“I want a divorce.” Nicole carefully opens her door a fraction of an inch to let in more of the conversation. Her parents are sitting at the kitchen table, one on each side, and her mother has just uttered the words Nicole has prayed for years she would say. She can’t see all of her dad, only her mom, and her father’s huge hands flat on the table, flanking his beer bottle. She waits for the explosion, the reaction, but it doesn’t come. Not yet.
John Murdock takes a long pull from the beer and sets it back down on the table. “How long?” His voice sounds quiet, soft, to Nicole. The beer in front of him is deceiving, he’s not drunk, he’s in complete control. It’s an odd question, but she feels she knows exactly what he’s talking about. It’s a nagging feeling, just out of reach….
“How long what, John?” Her mother sits back a bit in her chair and folds her hands in her lap. She’s still wearing her blue pantsuit, the one she wears on Sundays to help out with the coffee and donuts after the church service is over.
“How long have you been screwing around on me?” A chill runs up Nicole’s spine, the words are too calm. She’d somehow feel better if he was yelling. Things are always more predictable then. His hands on the table don’t move.
Her mother fidgets with her wedding rings. “I don’t know what you’re talking about,” she says evenly.
“Are we really gonna do it this way, Irene?”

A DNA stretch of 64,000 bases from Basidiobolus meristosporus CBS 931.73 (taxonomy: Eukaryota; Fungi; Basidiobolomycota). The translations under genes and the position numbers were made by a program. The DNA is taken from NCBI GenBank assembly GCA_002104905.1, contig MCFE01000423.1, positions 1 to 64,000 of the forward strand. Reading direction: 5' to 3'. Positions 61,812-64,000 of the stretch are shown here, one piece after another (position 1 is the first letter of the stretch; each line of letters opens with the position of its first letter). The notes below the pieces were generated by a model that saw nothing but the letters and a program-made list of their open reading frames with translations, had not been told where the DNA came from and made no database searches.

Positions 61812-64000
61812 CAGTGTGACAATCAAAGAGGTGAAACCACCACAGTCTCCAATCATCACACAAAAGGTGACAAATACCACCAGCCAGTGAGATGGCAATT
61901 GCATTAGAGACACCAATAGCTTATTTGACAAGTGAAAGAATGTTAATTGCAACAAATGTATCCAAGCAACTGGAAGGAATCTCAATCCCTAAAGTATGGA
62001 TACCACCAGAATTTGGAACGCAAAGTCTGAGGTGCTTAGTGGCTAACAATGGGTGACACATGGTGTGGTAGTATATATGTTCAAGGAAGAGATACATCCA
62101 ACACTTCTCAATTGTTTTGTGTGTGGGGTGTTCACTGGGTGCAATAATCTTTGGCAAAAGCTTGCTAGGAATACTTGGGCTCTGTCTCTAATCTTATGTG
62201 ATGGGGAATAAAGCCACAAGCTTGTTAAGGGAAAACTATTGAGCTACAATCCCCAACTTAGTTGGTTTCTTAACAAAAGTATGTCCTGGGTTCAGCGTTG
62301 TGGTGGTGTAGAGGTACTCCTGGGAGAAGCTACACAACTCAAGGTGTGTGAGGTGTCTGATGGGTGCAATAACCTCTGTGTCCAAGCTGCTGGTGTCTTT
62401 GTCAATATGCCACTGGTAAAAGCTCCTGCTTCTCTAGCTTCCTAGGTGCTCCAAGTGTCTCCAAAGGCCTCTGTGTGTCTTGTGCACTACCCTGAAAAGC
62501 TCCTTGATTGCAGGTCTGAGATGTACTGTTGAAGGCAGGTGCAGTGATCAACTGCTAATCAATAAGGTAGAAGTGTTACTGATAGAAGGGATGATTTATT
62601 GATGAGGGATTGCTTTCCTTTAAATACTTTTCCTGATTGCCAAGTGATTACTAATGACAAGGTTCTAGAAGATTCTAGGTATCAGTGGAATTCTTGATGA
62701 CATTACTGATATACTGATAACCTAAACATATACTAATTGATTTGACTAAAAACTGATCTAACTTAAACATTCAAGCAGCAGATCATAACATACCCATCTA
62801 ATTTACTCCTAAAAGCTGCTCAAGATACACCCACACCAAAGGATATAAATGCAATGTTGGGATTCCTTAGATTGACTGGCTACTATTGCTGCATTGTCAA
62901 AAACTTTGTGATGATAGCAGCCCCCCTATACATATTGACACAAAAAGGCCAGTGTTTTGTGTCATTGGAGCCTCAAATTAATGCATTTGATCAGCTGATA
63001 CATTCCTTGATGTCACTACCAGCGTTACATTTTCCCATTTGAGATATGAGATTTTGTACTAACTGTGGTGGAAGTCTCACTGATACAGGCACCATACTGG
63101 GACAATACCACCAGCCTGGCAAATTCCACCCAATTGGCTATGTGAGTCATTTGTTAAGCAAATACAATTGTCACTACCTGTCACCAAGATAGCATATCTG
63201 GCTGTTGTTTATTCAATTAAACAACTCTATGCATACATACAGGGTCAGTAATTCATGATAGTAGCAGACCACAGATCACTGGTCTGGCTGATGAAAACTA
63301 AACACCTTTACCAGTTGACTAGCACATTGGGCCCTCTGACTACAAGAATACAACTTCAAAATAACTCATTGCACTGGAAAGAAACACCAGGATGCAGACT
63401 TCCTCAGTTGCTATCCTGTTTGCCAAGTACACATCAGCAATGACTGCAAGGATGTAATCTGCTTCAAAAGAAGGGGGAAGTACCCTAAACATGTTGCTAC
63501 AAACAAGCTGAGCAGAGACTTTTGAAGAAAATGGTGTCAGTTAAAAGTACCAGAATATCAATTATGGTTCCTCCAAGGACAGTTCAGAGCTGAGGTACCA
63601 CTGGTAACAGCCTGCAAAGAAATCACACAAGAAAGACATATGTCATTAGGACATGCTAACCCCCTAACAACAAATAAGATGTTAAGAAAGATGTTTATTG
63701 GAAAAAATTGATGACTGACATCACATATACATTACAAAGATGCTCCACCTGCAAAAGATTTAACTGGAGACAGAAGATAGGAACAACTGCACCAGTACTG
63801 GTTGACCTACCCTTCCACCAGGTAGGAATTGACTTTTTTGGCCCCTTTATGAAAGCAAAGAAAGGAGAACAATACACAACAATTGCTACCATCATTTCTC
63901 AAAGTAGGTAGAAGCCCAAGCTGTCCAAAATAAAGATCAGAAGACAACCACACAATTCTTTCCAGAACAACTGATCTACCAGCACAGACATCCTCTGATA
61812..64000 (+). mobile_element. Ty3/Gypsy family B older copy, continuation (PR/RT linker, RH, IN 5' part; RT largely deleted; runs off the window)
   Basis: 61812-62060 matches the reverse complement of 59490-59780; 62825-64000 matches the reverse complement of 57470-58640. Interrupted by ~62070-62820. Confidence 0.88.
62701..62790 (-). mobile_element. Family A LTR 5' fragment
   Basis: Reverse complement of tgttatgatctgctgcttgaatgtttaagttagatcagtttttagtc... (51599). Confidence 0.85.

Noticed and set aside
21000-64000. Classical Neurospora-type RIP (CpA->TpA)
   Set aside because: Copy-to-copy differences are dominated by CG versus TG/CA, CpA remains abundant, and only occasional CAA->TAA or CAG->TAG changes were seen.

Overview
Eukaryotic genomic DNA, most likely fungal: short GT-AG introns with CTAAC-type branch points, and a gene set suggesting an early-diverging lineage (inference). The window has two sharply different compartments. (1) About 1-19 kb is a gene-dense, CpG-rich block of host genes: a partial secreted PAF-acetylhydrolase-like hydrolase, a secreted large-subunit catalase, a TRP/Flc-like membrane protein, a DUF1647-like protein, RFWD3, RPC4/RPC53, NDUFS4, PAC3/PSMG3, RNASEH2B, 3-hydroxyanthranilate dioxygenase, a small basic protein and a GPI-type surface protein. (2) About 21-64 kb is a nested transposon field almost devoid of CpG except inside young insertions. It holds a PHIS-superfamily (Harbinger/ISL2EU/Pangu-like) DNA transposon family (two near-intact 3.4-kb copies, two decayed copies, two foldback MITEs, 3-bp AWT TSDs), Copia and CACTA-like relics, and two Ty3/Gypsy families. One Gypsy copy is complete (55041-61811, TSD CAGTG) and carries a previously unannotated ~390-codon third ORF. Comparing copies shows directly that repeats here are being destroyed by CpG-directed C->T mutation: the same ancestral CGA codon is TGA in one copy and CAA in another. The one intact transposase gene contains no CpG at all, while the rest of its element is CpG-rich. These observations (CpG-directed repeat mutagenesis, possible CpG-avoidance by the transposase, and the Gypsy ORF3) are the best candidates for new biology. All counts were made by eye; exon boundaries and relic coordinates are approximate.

“John,” she says, her voice cajoling now, “there’s nobody else. For heaven’s sake, will you just let that go? You know things are bad, John, they haven’t been right in a long time. We’re better off apart.” She tries a different tack. “It will be easier for you. We’re just not good for each other anymore. I won’t even ask for child support.”
Nicole actually hears her mother’s sharp intake of air and sees the nearly imperceptible flinch before the table is overturned, spilling her mother out of her chair to the floor along with it. The muscles in Nicole’s legs jump involuntarily with the urge to run out there and help her. She forces herself to remain still. Her brothers are still quiet in the next room. No one knows she is up.
She watches her father bend over her mother and lift her off the floor by an arm. He rights a chair with his foot and drops her into it. Her mother’s eyes are dry, and for once Nicole doesn’t see fear written on her features. Her face remains blank as she meets her husband’s angry stare. A cold chill snakes its way down Nicole’s spine. It is a mistake not to be afraid of her father.